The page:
5 research outputs found

    Data_Sheet_1_Moderate increase of precipitation stimulates CO2 production by regulating soil organic carbon in a saltmarsh.docx

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    Saltmarsh is widely recognized as a blue carbon ecosystem with great carbon storage potential. Yet soil respiration with a major contributor of atmospheric CO2 can offset its carbon sink function. Up to date, mechanisms ruling CO2 emissions from saltmarsh soil remain unclear. In particular, the effect of precipitation on soil CO2 emissions is unclear in coastal wetlands, due the lack of outdoor data in real situations. We conducted a 7-year field manipulation experiment in a saltmarsh in the Yellow River Delta, China. Soil respiration in five treatments (−60%, −40%, +0%, +40%, and + 60% of precipitation) was measured in the field. Topsoils from the last 3 years (2019–2021) were analyzed for CO2 production potential by microcosm experiments. Furthermore, quality and quantity of soil organic carbon and microbial function were tested. Results show that only the moderate precipitation rise of +40% induced a 66.2% increase of CO2 production potential for the microcosm experiments, whereas other data showed a weak impact. Consistently, soil respiration was also found to be strongest at +40%. The CO2 production potential is positively correlated with soil organic carbon, including carbon quantity and quality. But microbial diversity did not show any positive response to precipitation sizes. r-/K-strategy seemed to be a plausible explanation for biological factors. Overall, our finding reveal that a moderate precipitation increase, not decrease or a robust increase, in a saltmarsh is likely to improve soil organic carbon quality and quantity, and bacterial oligotroph:copiotroph ratio, ultimately leading to an enhanced CO2 production.</p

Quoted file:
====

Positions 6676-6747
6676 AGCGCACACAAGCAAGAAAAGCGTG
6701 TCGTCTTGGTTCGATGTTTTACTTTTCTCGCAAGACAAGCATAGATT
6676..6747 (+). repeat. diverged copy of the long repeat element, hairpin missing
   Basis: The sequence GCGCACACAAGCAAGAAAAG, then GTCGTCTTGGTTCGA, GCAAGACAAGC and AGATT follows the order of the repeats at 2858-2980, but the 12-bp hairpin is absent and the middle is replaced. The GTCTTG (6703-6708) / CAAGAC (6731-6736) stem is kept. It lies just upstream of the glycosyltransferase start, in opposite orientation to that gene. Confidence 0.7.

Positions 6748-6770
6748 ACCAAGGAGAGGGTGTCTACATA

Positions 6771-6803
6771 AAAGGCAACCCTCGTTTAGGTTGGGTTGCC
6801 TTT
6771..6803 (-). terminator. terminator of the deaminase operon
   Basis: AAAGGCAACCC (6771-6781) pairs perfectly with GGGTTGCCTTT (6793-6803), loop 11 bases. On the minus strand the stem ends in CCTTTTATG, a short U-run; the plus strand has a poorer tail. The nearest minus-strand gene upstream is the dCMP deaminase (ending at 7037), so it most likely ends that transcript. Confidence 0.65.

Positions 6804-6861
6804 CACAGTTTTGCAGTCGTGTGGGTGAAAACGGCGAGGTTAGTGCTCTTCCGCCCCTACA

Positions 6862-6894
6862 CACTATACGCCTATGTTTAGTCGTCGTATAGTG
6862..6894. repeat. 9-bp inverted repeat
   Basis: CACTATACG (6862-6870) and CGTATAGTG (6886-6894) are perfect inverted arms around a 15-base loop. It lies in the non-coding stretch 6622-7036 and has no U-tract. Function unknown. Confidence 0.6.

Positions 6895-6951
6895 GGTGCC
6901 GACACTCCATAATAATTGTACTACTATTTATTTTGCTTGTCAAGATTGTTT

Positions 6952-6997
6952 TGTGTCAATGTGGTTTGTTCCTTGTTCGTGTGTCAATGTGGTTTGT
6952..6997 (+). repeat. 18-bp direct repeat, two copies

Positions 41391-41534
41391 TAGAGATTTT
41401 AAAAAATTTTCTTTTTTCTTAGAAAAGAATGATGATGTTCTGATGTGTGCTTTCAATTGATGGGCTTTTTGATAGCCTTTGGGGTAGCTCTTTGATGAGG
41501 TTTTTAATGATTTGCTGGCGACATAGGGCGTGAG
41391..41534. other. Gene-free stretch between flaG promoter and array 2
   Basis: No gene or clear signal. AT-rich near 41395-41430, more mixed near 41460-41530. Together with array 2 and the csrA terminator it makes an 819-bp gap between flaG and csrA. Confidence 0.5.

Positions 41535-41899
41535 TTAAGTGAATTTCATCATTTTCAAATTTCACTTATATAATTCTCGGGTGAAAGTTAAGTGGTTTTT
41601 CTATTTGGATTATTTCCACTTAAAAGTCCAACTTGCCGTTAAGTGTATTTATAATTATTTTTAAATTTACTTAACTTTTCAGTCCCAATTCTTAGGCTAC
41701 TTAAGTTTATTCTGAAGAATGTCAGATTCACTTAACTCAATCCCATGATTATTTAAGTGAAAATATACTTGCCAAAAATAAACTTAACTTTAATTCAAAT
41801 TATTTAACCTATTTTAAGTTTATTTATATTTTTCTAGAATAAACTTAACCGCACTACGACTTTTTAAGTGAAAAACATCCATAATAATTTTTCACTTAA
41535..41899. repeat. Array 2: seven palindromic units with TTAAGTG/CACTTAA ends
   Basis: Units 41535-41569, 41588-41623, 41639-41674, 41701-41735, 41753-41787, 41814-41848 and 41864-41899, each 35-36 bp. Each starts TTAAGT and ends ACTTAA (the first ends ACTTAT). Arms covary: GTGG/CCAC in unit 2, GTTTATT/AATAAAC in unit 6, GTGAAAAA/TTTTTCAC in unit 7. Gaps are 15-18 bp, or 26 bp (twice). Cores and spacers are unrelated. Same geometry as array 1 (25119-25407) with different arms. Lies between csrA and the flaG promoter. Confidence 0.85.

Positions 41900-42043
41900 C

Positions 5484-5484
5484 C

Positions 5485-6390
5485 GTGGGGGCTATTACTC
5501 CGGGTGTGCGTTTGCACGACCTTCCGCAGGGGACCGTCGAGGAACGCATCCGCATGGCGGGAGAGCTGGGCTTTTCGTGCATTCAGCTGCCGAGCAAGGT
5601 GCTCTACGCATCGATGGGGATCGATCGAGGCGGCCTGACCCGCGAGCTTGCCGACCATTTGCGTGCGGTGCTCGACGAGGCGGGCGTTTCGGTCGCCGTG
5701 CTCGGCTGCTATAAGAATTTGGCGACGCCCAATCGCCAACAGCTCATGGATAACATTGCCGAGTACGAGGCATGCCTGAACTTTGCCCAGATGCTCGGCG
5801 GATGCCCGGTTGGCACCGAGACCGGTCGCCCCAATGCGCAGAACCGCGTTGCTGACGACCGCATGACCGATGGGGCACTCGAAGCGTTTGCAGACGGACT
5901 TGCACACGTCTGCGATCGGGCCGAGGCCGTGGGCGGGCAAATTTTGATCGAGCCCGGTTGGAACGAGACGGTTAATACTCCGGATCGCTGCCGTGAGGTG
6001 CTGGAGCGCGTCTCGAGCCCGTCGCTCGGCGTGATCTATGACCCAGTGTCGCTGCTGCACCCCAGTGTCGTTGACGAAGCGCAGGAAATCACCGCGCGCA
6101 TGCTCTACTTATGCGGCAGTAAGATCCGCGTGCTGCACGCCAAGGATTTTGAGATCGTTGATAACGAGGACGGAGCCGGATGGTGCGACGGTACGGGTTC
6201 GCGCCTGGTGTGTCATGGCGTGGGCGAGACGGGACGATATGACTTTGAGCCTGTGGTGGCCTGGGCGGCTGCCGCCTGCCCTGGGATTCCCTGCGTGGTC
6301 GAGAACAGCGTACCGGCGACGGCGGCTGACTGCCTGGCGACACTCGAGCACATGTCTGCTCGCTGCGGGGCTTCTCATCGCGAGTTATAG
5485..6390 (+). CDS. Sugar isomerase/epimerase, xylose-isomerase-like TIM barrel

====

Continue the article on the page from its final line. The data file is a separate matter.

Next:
β‑Cyclodextrin Polymer Network Sequesters Perfluorooctanoic Acid at Environmentally Relevant Concentrations